Is "Safe Sex" Really Safe?

With the alarming number of HIV/AIDS cases, safe sex has become a life or death issue. Are condoms a true form of protection against the HIV/AIDS virus and against the multitude of other sexually transmittable diseases?

Can condoms actually prevent pregnancy? You need to know the unbiased facts! No sane person takes a chance with their life, based on temperamental personal convictions, passionate hype, unproven opinions or clever advertising. Whether or not to practice safe sex is a life-altering decision that you must base solely on facts! Be crystal clear on this point: your life is literally hanging in the balance! The wrong decision could be disastrous!

What you will not find in this article is a push to get you to adhere to any moral standards. This article has nothing to do with whether you believe in God or not. You’ll find no scriptures and no talk about God. This has to do with showing you the true facts about safe sex. It is only when you get the true facts, that you can make a proper decision. Is "Safe Sex" Really Safe? Let’s examine the facts and find out…

Some material was reproduced under the Fair Use exception of 17 USC 107 for noncommercial, nonprofit or educational use.

What Is Safe Sex?
Safe sex is the sexual activity (especially sexual intercourse) with the use of measures (such as latex condoms) to prevent pregnancy and stop the transmission of sexually transmitted diseases (especially AIDS).

Where Did “Safe Sex,” Get Started?
The first AIDS cases were reportedly identified somewhere between 1979 and 1981. After 1985, AIDS was a literal death threat for any sexually active person. Due to the media coverage, the possibility of contracting the AIDS virus loomed on the minds of many. Some started reevaluating their position on promiscuity, orgies and one-night stands. Not to be outdone by AIDS, certain individuals began searching for ways to continue satisfying their sexual cravings without getting burned. Hence the term, “Safe Sex.” By all accounts, the belief in “Safe Sex,” originated from a number of possible sources.

Ö First, there was a study on condom use reported by James Gittard as part of a 1987 Presidential AIDS Commission. Mr. Gittard reportedly tracked 130 couples, of which one of the partners was HIV positive. All of the couples devoted themselves to the research and committed to using the condom during sexual intercourse. A year into the study, not one person contracted the HIV virus from their HIV infected partner. Gittard revealed his optimistic findings to the Commission, and from there, it appeared as though condoms were the answer to curbing the deadly AIDS virus. The results of that research may have been the birth of “Safe Sex.”

But their success was short lived. The reason was because the study was only one year long. That time frame was not sufficient to prove or refute if the condom was an effective device to protect against the AIDS virus. In the subsequent years, the results started to cast major doubts on the effectiveness of condoms as a safe sex device. After three years, four couples had seroconverted, and after the fourth year, seven individuals got the bad news that had been infected by their partner. The study revealed an alarming 24 percent failure rate!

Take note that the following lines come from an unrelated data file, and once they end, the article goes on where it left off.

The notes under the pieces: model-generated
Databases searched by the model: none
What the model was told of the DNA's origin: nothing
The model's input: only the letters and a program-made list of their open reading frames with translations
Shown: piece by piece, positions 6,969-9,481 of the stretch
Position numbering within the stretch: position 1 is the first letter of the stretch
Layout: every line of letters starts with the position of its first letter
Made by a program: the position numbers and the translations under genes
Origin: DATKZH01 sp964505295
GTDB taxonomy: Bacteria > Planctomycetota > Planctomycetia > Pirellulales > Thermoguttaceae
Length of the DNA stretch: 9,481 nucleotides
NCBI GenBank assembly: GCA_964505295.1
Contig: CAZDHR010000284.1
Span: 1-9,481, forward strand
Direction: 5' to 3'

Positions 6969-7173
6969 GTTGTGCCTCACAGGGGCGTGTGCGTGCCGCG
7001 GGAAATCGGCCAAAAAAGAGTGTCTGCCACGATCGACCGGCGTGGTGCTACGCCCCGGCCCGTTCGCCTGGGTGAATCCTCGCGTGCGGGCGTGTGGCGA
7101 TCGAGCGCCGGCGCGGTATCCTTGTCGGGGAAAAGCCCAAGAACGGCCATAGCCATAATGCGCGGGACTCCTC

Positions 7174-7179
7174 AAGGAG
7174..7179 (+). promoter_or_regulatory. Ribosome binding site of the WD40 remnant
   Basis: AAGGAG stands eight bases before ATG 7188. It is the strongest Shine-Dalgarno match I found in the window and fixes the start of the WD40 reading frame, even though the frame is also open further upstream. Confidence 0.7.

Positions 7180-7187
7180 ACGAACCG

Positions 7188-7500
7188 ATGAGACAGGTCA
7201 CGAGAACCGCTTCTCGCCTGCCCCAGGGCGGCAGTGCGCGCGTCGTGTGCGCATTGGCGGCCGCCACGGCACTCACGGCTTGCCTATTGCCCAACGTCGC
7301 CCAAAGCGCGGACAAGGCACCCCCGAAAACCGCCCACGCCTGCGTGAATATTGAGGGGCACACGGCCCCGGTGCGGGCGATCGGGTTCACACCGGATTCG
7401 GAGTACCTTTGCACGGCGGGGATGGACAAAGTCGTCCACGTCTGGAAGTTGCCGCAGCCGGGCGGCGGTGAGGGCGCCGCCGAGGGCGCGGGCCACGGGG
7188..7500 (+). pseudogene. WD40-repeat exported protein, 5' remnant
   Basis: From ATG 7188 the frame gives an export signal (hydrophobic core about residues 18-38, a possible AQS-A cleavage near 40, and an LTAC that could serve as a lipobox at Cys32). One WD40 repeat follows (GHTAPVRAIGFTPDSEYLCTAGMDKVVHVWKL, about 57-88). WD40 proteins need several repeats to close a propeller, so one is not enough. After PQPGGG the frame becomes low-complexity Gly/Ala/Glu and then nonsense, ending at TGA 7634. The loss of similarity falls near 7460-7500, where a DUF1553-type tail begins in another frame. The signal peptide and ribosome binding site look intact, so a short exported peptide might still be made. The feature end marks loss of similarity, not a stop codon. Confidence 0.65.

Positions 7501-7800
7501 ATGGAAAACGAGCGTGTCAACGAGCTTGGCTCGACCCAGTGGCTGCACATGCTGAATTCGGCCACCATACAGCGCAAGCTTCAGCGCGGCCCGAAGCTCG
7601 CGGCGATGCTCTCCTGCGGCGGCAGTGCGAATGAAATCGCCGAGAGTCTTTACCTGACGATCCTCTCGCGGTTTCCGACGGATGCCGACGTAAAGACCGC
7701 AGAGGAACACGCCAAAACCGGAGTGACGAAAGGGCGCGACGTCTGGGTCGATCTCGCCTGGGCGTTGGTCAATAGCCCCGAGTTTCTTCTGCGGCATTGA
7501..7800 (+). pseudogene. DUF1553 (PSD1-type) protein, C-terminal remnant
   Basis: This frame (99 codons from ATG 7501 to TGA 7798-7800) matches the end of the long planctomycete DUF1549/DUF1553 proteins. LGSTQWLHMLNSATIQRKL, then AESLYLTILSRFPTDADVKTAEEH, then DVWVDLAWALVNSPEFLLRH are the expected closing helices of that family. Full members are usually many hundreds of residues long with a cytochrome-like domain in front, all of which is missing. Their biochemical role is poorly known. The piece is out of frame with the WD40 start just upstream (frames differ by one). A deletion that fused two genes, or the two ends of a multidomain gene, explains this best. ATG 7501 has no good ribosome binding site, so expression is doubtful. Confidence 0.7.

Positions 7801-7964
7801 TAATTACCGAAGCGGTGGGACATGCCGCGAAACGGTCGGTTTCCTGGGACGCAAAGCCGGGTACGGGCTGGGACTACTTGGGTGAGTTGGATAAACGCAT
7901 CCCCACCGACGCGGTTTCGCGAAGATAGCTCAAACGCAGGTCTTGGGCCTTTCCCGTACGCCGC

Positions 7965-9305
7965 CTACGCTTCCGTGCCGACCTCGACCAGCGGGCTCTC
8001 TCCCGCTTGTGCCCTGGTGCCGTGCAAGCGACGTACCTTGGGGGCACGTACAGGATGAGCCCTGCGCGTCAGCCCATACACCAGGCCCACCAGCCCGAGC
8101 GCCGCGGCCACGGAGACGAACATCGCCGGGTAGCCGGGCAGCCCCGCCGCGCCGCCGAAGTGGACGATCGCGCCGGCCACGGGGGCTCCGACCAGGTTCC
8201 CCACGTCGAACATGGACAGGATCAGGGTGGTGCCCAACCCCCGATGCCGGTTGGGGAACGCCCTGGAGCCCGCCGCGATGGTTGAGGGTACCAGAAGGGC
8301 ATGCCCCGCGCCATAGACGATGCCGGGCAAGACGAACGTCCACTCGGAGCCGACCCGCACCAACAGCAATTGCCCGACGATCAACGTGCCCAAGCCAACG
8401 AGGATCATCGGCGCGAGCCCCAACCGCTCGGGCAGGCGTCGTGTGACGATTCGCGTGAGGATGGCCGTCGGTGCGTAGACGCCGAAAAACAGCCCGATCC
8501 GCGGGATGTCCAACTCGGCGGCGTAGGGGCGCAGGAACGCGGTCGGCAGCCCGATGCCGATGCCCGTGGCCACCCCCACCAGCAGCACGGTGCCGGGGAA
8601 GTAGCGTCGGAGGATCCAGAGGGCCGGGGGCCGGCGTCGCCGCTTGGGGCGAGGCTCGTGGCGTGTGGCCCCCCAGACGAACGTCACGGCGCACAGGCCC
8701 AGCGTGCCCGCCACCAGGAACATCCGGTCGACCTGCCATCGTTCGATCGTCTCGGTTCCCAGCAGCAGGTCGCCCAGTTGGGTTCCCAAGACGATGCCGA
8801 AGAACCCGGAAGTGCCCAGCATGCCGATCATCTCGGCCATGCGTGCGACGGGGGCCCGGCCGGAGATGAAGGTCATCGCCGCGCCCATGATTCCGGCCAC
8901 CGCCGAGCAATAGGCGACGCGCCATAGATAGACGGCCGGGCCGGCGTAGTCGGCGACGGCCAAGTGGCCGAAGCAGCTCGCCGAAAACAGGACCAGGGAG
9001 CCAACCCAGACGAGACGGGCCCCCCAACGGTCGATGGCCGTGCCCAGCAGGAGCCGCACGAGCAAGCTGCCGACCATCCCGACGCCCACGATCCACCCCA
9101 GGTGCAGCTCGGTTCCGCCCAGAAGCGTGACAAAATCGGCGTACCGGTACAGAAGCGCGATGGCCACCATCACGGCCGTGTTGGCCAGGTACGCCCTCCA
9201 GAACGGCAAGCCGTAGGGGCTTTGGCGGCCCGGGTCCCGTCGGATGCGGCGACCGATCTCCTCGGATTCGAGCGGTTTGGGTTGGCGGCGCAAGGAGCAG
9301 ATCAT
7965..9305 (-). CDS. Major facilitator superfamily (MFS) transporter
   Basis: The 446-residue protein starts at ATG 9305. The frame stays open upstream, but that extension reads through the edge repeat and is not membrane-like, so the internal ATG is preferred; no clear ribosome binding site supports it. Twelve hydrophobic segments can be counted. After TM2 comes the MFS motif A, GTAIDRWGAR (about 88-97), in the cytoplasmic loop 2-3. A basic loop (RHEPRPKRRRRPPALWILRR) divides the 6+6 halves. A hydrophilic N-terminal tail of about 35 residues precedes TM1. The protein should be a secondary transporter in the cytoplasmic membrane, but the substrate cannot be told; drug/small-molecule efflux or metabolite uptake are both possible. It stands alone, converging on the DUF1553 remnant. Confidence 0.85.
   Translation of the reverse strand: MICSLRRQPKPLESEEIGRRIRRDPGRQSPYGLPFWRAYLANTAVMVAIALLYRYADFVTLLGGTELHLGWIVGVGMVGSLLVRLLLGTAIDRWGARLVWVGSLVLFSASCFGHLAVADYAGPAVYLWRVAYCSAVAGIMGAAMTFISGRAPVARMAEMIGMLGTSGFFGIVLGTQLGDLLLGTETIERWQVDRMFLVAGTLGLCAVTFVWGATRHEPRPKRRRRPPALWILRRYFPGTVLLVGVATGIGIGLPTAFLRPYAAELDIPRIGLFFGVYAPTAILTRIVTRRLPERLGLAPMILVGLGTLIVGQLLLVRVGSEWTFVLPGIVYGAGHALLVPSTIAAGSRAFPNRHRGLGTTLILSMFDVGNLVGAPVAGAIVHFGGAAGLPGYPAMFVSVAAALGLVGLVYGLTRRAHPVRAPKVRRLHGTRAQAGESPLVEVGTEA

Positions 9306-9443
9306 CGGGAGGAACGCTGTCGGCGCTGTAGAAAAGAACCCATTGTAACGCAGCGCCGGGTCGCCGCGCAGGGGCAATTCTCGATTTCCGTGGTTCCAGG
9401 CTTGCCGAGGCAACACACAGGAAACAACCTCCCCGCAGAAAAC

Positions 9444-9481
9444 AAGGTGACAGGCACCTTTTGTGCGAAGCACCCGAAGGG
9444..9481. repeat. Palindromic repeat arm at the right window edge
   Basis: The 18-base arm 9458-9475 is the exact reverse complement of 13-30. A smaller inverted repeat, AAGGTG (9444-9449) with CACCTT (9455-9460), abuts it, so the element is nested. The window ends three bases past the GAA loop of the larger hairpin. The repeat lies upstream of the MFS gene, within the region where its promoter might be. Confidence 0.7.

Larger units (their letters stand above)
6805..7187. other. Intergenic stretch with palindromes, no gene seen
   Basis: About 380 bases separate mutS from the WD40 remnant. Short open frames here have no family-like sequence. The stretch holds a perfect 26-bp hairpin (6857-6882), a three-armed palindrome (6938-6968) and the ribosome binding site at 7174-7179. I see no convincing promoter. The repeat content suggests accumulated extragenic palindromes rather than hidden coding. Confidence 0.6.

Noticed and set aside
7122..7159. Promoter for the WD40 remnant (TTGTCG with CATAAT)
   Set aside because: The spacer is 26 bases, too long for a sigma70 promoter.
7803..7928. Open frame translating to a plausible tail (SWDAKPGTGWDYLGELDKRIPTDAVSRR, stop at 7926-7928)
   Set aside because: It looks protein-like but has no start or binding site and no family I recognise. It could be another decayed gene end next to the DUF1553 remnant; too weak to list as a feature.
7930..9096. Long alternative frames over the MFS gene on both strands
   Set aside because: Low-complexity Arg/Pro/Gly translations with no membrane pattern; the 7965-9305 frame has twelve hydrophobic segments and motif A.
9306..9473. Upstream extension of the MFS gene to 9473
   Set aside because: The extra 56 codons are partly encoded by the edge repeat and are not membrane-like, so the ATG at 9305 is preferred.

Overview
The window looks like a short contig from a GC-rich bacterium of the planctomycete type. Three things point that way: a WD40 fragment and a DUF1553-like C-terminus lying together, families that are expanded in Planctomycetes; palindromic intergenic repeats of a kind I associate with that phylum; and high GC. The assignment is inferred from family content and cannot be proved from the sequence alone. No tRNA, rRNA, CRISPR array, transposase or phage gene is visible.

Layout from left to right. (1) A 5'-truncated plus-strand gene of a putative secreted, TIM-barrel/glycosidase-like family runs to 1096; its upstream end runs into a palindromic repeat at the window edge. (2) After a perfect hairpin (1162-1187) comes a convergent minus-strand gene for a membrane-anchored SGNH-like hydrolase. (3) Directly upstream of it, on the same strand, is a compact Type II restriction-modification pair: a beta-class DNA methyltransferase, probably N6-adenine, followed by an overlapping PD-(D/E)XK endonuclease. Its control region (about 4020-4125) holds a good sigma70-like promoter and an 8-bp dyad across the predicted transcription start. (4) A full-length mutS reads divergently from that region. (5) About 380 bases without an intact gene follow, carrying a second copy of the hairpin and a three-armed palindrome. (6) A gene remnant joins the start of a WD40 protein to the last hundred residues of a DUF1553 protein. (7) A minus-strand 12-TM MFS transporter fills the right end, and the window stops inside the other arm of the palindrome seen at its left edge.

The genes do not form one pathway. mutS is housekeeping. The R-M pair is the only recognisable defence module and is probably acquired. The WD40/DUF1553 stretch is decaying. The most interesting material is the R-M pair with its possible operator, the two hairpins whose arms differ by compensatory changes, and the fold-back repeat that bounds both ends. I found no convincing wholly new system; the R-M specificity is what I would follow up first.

Ö Secondly, a 1986 article in Newsweek by Barbara Kantrowitz stated, “Condoms seemed to be the most reliable form of protection against the AIDS virus...” From that point on, condom sales rose from $182 million in 1980 to an astonishing $338 million in 1986. The “Safe Sex,” revolution was in full gear!

Originally only used as a form of birth control, condoms were then promoted as a prime safe sex device and the best method to prevent sexually transmitted diseases. Read some of the advertisements by condom manufacturers and other people who aggressively promote safe sex.

  • Condoms can protect any person no matter what color they are!
  • Condoms are extremely effective in prevention of sexually transmitted diseases
  • Condoms are the best way to protect yourself and your partner from many STDs
  • If you are using condoms correctly, you will not get pregnant!
  • The condom renders HIV harmless by preventing the virus from replicating!

AIDS is a fact! When you teach your daughter the facts of life, remember the most important fact: Condoms make sex… safer.

You read what they had to say, is it really safe to put your confidence in condoms? Should you trust what the condom manufacturers, advertisers and self-interest groups say about safe sex? Before you answer those questions, read the unbiased opinions of the true experts…


Are Condoms Safe?
A spokesman from the rubber chemistry industry answers. The Washington Times, Wednesday April 22, 1992
My only comment is to point out that the rubber comprising latex condoms has intrinsic voids about 5 microns (0.0002 inches) in size. Since this is roughly 10 times smaller than sperm, the latter we effectively blocked in ideal circumstances. 
The 12 percent failure rate of condoms in preventing pregnancy is attributable to in situcracking, removal. ozone deterioration from improper sealing, manufactured defects, etc. Contrarily, the AIDS virus is only 0.1 micron (4 millionths of an inch) in size. Since this is a factor of 50 smaller than the voids inherent in rubber, the virus can readily pass through the condom should it find a passage. A reluctance to stake one's life on the ability of a condom to prevent HIV infection bespeaks wisdom, not discrimination.